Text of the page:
By Atuyota Amronagbona

The elite theory is a widely discussed subject in the fields of philosophy, political science and sociology. This theory is hinged on the major premise that *”no societies are governed by the people, by a majority..”* According to Burnharm, *”all societies, including organisations called democratic, are ruled by a minority”*
This is true of all societies or even mass organisations. In all social groupings, a group of people usually planning and networking, holds the power and exercises it on behalf of the people. The commonest dictionary definition of the elite is that of *”a select group that is superior in terms of ability or qualities to the rest of a group or society.”*

The elite are usually people who are institutionally positioned through the economic, educational, political or traditional levers of society and their modus operandi is enlightened self-interest. Enlightened self interest is a philosophy in ethics states that a group of people who actys to further the interest of society to which they belong ultimately serves their own interests. Simply put the elite only can only do well by doing good. In revolutionary theory, this group is called a vanguard, hence the saying that *”every revolution must have a Vanguard.”* Without a Vanguard revolution seldom occurs and runs amoc when they do. Without an elite or a group of organised people with superior abilities or qualities to lead the way, society will become rudderless and eventually descend into anarchy. Hence the elite ar very important to society and must serve the best interests of society.

The role of the elite in democratic societies or vanguards in revolutionary theory is to harness, collate and articulate the diverse and often variegated interest and energy of the non elite, called the masses into a coherent whole and channels the same towards the common good of society. This is the unwritten law from which the elite draws its legitimacy. The more the elite actions and inactions reflect the will and aspirations of the people, the more the people look up to them for leadership, the more successful and longer they reign and the more they are able to mobilise the people for collective action. Wherever the elite fails in these duties, due to internal contradictions or an emergence of a cabal within its fold, society descend into anarchy and from the arches of that anarchy rises another elite/vanguard. Fredrik Engel’s and Karl Marx’s dialectical materialism comes to mind. Even the mellowed Emil Durkheim had this to say about societies that lack the discipline to aggregate the common will of the people: *”For if society lacks the unity that derives from the fact that the relationships between its parts are exactly regulated, that unity resulting from the harmonious articulation of its various functions assured by effective discipline and if, in addition, society lacks the unity based upon the commitment of men’s wills to a common objective, then it is no more than a pile of sand that the least jolt or the slightest puff will suffice to scatter.”*

The first known group of elite in Udu post-colonial morden history where known as the *Big Six* namely; Chief W. T. Odibo, Chief T. J. Sokoh, Chief M. V. Optutu, Chief Jefia Notoma and Chief “Ologbode” Onohere. These group of Udu greats midwifed morden Udu. They facilitated the building of the Udu bridge and road, created a Kingdom, and gave the Udu people a local government of their own. The Big Six which was an exclusive elite group was the precursor of the then Udu Executives and the then Udu Development Union which later changed name to the Union of Udu Communities, UUC. The earlier Udu elite comprising the Big Six were the most successful in Udu history. They laid the foundation of growth upon which Udu stands today. Their reign under the later iconic leadership of the late Chief W. T. Odibo was long and progressive because it mirrored and actualised the collective will of the people. When the Udu people yearned for a king to bring them at par with our other Urhobo neighbours, they sat down and drafted the 1979 Edict which created the kingdom and worked assiduously to get a king installed. They were able to mobilise public action towards the building of the Udu bridge and many others. Their legitimacy was derived from their selfless and public spirited actions and Udu had the best under their reign.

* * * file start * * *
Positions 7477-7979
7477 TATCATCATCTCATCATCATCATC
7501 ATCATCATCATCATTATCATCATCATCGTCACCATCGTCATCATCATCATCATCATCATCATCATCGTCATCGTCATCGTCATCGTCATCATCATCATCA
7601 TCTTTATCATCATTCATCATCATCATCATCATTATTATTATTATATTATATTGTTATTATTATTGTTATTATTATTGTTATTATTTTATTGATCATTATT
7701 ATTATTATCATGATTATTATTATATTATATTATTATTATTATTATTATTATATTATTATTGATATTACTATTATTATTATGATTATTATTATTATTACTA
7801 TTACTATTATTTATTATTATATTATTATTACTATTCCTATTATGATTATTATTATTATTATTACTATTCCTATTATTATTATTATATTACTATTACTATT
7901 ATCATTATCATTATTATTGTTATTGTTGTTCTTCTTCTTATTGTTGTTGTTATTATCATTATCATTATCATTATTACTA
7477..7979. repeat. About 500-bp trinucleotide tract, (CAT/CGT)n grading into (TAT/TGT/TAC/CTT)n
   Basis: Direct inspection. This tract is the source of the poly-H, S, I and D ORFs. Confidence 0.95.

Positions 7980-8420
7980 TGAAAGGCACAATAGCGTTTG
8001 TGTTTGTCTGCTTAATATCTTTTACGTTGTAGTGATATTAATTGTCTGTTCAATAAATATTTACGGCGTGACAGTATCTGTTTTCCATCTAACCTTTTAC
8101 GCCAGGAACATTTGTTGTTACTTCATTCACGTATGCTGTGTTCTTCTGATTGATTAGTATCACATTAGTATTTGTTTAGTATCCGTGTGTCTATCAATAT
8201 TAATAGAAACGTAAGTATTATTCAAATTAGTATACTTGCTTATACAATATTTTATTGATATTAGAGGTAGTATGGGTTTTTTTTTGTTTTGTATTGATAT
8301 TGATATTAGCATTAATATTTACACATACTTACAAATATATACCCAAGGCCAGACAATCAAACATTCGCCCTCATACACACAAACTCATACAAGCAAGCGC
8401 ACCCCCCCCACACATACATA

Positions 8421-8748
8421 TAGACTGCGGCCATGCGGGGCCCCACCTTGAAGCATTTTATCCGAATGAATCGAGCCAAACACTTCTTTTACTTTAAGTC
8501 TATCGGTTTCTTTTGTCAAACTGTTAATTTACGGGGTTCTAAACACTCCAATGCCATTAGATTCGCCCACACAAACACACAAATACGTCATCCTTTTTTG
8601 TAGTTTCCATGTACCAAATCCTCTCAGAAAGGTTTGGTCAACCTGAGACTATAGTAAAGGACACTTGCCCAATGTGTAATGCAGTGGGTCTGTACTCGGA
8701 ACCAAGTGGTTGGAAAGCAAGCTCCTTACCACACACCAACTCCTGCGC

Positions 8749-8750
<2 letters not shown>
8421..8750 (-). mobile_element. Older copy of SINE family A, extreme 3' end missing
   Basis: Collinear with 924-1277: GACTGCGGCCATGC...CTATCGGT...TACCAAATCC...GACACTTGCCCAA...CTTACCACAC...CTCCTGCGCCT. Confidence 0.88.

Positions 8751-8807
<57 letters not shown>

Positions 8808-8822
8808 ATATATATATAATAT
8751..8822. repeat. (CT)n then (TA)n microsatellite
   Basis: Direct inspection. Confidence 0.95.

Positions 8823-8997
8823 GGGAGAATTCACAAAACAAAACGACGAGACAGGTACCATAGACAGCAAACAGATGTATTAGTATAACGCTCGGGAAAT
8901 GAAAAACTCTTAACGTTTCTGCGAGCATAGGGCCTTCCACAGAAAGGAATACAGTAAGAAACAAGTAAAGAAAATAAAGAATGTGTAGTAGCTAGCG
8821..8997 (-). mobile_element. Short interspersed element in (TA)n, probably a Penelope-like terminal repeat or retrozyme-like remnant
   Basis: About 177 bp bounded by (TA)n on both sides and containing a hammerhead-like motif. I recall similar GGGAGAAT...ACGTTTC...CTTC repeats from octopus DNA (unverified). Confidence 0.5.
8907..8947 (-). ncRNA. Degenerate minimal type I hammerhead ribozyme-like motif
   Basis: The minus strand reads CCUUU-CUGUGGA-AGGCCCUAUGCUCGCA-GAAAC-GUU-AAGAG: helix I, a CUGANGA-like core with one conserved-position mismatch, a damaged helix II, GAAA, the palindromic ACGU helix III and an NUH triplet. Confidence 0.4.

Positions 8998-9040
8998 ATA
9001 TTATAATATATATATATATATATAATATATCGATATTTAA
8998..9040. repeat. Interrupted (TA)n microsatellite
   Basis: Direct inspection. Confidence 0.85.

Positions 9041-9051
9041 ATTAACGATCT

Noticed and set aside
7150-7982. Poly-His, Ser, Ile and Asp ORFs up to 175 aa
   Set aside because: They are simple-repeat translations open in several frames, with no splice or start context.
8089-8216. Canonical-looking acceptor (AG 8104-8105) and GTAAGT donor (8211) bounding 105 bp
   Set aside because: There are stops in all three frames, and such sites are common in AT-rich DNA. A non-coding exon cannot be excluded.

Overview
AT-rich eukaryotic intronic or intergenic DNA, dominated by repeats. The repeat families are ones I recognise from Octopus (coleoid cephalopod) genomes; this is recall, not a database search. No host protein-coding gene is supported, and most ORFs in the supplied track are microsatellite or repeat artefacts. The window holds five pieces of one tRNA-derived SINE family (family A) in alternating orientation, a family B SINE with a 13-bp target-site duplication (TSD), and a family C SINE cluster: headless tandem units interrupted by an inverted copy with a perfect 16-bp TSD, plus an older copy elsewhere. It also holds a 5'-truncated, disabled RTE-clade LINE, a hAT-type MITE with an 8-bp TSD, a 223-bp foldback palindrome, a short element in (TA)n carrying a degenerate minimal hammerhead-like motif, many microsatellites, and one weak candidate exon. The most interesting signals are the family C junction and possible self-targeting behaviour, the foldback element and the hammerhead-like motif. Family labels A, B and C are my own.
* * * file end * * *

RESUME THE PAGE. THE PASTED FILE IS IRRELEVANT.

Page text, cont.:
In societies marching towards atrophy, a cabal more often than not, arises within the elite and grabs hold of power. A cabal in political parlance is a group of people who grab power or operate within a power block to further their own selfish interest or agenda. Their intents are usually surreptitiously insidious and their operational method is underscored by secrecy, intrigue, blackmail, intimidation, Machiavellian authoritarianism, dictatorship and unbridled pride often lacking in knowledge. They can make puppets of Kings and Presidents. Only societies heading towards disintegration or dislocation allows cabals to operate without hindrance.

The 2023 UUC Congress has come and gone but its debilitating effects remain and are threatening to tear our beloved kingdom apart. Reports reaching us indicate that it is the worst Udu Conference ever in terms of preparation, organisation or even attendance. The question now is what should the Udu elite because of their vantage position do in resolving the lingering conflict from the Congress before it develops into a full crisis? My simple answer is that it should immediately step into the matter. It should do what is right by looking at the justice of the matter for it it only in justice that truth can be found. The Udu elite should do well by doing good and should not be afraid of doing so. It should protect its own interest by promoting the general interest of the Udu people.

*Atuyota Amronagbona* writes from the port city of Southampton in Hampshire, England.